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Bitcoin Mining: Surging Production Costs Crimp Crypto Margins

Crypto enthusiasts have long lauded their currencies over fiat ones partly as protection from inflation. A surge in the latter, due to energy costs, has not only benefited the dollar this year but also swelled the costs of creating crypto staples such as bitcoin.

Meanwhile, crypto prices have gone the other way. As key central banks aim to combat price inflation by boosting interest rates, speculative investments have crumpled in value. Bitcoin has more than halved this year to nearly $21,000.

That, in turn, encourages bitcoin “miners” — owners of the computers used to crack complex calculations that create new coins — to throw all available processing power to make more and maximise cash flows.

The catch is that as more processing power is dedicated to mining, it becomes harder and costlier to create each new coin. Total processing power in use, called the hash rate, is currently at 220mn terahash per second, near its all-time peak.

That might sound counterintuitive while prices are falling but bitcoin miners have bills to pay. Though modern mining rigs (essentially, computers) are about 30,000 times more efficient than a decade ago, this energy-intensive process remains the costliest input.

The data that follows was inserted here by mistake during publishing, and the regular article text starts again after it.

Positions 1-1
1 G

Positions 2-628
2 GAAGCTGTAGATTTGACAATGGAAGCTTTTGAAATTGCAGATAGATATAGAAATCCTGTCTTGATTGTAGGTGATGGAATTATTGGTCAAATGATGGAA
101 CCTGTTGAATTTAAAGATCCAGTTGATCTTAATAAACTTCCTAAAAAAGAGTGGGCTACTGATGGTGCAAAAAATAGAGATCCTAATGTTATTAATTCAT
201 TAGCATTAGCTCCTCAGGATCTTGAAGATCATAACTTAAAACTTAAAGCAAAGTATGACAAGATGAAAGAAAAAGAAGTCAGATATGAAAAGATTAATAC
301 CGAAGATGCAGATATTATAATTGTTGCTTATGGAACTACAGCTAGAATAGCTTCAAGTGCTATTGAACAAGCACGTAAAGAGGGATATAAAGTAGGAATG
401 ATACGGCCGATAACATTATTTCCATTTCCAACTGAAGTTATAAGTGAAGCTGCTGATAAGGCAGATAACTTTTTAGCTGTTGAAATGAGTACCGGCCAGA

A high hash rate signals that many miners have begun to capitulate, thinks Nikolaos Panigirtzoglou at JPMorgan. He calculates that the average marginal cost of mining each bitcoin coin has climbed to $15,760, about double over the past year to a record high. Almost all of that relates to the electricity needed to power computers.

If bitcoin prices keep falling they could drop below estimated marginal production costs. This has happened before in 2018 and 2020 and the result was swaths of miners going out of business. A sustained fall in the hash rate followed.

As with commodities, a market price below the costs of production can offer a buy signal. But that price floor could give way as crypto miners give up, causing marginal costs to decline. Unlike commodities, no real world demand exists for bitcoins. Beware of catching falling knives.

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Source: ft.com

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